Sleep hundreds of feet in the air in this renovated air traffic control tower

July 14, 2017 by  
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An old fight control tower in Stockholm ‘s Arlanda Airport has been transformed into a unique luxury apartment that offers panoramic views of planes taking off and landing – and you can spend the night there. Swedish artist and designer Cilla Ramnek and the Arlanda airport teamed up with vacation rental company HomeAway and Swedavia to give the old tower a complete makeover. Now, the unique living space is perfect for aviation geeks and those who dream of sleeping hundreds of feet in the air. The 262-foot-high tower is located directly next to the runway, which makes it a perfect sport from which to observe plane take off and land. Cilla Ramnek designed the interior in a retro sixties style and furnished it with products already available for purchase inside Arlanda. Related: Architect turns old cement factory into incredible fairytale home – and the interior will blow you away Right now, HomeAway is giving away the opportunity to spend the night in the high-flying tower. Five winners of the competition, which will run until the end of July, will have the opportunity to stay in the apartment for a night, and enjoy a meal at the Pontus in the Air restaurant. The winners can bring guests and, after the stay in the tower, choose other HomeAway rentals for three more nights. + HomeAway + Swedavia + Cilla Ramnek Via CNN Travel

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Sleep hundreds of feet in the air in this renovated air traffic control tower

Worlds newest mega-skyscraper opens in Seoul

April 6, 2017 by  
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The world’s newest super-tall building has opened in Seoul , Korea. Clocking in at fifth tallest in the world, the Lotte World Tower is a 554.5-meter (1,819 feet) tall skyscraper that knocks the 1WTC, the tallest U.S. building, out of the top five. Designed by Kohn Pederson Fox Associates , the solar-powered building will seek a LEED Gold accreditation and boasts additional record-breaking features including the world’s highest glass-bottomed observation deck, fastest elevator, and the highest swimming pool in a building. Set on the banks of the River Han in southern Seoul, the Lotte World Tower is a multibillion-dollar mixed-use tower that houses retail, offices, luxury residences, and a seven-star hotel. The sleek and tapered form of the 123-story building draws inspiration from the curves of Korean artistry and contrasts with Seoul’s craggy mountainous landscape. The building shape and interior combine a modern aesthetic with elements inspired by the Korean arts of ceramics, porcelain, and calligraphy. Related: World’s largest shipping container shopping mall pops up in Seoul The building’s top ten stories are allocated for public use and entertainment facilities. The glass-floor observation deck on the 118th floor allows visitors to experience a busy Seoul intersection from a bird’s eye view. The skyscraper also includes a massive 2,000-seat concert hall, aquarium, movie theater, and food hall. Designed for the LEED Gold , Lotte World Tower is equipped with solar panels, wind turbines, external shading devices, and water harvesting systems. + Kohn Pederson Fox Associates Via Bloomberg Images via Kohn Pederson Fox Associates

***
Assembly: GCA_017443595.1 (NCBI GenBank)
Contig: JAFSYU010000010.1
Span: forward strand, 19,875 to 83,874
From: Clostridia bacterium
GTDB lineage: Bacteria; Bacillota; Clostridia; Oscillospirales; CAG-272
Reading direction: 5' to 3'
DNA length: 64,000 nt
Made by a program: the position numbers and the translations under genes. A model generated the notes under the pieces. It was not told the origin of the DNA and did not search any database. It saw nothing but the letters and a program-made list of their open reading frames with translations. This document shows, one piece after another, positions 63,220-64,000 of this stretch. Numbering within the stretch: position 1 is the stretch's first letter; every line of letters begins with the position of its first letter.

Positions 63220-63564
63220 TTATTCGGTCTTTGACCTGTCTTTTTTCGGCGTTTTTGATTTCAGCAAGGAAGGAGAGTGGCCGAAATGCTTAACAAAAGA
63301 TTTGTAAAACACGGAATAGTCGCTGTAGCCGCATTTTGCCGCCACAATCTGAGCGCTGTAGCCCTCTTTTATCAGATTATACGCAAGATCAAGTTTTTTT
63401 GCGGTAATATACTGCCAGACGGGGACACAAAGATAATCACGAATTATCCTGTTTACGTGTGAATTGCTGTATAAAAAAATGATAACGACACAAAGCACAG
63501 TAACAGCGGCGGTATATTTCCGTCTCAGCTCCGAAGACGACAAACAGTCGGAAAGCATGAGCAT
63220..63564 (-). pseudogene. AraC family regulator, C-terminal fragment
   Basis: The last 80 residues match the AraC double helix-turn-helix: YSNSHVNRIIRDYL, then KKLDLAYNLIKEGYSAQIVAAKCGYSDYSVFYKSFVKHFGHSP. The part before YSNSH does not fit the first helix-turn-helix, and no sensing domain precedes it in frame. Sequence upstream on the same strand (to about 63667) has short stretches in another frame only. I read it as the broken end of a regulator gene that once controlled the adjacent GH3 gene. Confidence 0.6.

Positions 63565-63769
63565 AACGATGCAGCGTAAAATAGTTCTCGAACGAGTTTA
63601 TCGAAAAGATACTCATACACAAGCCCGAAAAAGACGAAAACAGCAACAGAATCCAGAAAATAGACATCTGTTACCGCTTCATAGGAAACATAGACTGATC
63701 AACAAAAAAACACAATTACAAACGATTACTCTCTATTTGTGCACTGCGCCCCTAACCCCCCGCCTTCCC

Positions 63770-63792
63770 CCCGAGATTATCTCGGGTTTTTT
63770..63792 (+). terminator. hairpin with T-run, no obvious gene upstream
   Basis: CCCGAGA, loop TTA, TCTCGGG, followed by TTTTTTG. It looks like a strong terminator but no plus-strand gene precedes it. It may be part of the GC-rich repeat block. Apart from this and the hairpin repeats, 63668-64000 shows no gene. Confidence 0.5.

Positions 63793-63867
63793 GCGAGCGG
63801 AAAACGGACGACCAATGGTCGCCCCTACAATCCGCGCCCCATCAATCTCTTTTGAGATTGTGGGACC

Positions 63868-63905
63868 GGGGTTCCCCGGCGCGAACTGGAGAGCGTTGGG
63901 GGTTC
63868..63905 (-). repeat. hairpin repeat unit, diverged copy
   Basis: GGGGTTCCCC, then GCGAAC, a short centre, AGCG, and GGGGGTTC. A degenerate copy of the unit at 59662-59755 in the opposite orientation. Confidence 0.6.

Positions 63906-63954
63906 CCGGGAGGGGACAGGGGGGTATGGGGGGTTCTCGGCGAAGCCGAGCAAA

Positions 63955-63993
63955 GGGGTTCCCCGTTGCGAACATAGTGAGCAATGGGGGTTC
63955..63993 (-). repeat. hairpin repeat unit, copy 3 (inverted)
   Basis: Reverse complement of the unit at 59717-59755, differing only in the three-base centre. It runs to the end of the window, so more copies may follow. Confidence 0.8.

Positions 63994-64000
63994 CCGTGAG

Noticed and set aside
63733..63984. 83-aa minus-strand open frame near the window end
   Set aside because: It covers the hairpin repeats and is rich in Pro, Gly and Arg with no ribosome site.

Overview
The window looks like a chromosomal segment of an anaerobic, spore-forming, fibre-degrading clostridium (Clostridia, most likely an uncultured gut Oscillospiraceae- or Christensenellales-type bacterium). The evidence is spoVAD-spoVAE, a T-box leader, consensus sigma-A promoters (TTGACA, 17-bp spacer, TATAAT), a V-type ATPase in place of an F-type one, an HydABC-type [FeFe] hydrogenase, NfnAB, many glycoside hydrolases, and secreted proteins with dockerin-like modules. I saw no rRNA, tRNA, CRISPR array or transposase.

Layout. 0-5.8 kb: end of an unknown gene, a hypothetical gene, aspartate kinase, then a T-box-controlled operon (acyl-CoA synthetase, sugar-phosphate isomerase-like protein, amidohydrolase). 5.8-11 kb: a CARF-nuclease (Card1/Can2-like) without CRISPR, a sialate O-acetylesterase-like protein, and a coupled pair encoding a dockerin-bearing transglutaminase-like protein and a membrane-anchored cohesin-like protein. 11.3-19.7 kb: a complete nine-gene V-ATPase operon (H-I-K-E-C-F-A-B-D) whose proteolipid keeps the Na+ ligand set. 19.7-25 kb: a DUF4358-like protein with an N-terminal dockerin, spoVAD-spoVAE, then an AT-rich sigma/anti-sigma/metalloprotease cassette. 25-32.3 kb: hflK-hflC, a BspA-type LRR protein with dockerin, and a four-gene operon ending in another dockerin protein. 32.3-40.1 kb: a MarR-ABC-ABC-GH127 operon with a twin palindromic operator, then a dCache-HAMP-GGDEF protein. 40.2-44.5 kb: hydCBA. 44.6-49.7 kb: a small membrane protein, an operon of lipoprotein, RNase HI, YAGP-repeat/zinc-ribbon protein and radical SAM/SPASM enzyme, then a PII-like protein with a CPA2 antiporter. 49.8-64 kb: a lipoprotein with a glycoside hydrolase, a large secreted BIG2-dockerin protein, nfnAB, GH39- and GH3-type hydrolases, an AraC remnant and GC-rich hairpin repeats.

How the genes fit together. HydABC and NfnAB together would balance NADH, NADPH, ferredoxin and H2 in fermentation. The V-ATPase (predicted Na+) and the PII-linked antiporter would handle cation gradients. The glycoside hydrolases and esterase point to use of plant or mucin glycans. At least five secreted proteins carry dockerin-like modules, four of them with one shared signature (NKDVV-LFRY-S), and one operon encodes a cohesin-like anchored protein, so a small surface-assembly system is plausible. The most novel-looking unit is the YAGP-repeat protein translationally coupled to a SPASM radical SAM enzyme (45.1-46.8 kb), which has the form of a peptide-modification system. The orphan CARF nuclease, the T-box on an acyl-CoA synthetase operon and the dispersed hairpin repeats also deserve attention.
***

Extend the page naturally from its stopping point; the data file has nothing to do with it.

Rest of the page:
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Worlds newest mega-skyscraper opens in Seoul

Copycat Tower Bridge in China sparks controversy

March 2, 2017 by  
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China is infamous for copying famous architecture from other countries – according to The New York Times the country boasts 10 White Houses, a couple of Great Sphinxes, four Arcs de Triomphe, and at minimum one Eiffel Tower. Now in the city of Suzhou, a Tower Bridge based on London’s iconic landmark is drawing attention, although the New York Times says it’s unclear why the bridge , which was completed in 2012, has suddenly been garnering international notice. Images of Suzhou’s Tower Bridge have drawn awe – one news outlet described the Chinese bridge as even more magnificent than the original. Suzhou’s bridge certainly is much larger; it accommodates a five-lane highway and flaunts four towers instead of two. Pedestrian walkways and observation platforms allow people to enjoy the views and architecture of the bridge. Related: China officially bans ‘weird’ architecture But not everyone is enamored with the Chinese Tower Bridge. Suzhou, which has been called the Venice of the East, has its own architectural traditions, such as whitewashed courtyard houses and ancient gardens. Some of China’s most beautiful traditional architecture can be found in the city. Li Yingwu, president of Beijing-based firm OAD Group , called Suzhou’s Tower Bridge plagiarism. He said, “I was really surprised that it got built in Suzhou, because it has preserved its culture really well. It shows that local officials lack confidence in their own culture. They don’t understand that architecture essentially is about culture. It’s not merely an object.” One news outlet, JSChina.com.cn , even suggested the copycat bridge would hinder promotion of the country’s traditional culture. Suzhou has 56 other copycat bridges, according to The New York Times, imitating international bridges like Australia’s Sydney Harbor Bridge or Paris’ Alexandre III Bridge. Architect Cheng Taining of the Chinese Academy of Engineering told Beijing News in 2015 some officials believe foreign-style structures bestow status on an area, making it look more modern or sophisticated. Via ArchDaily and The New York Times Images via CCTV Facebook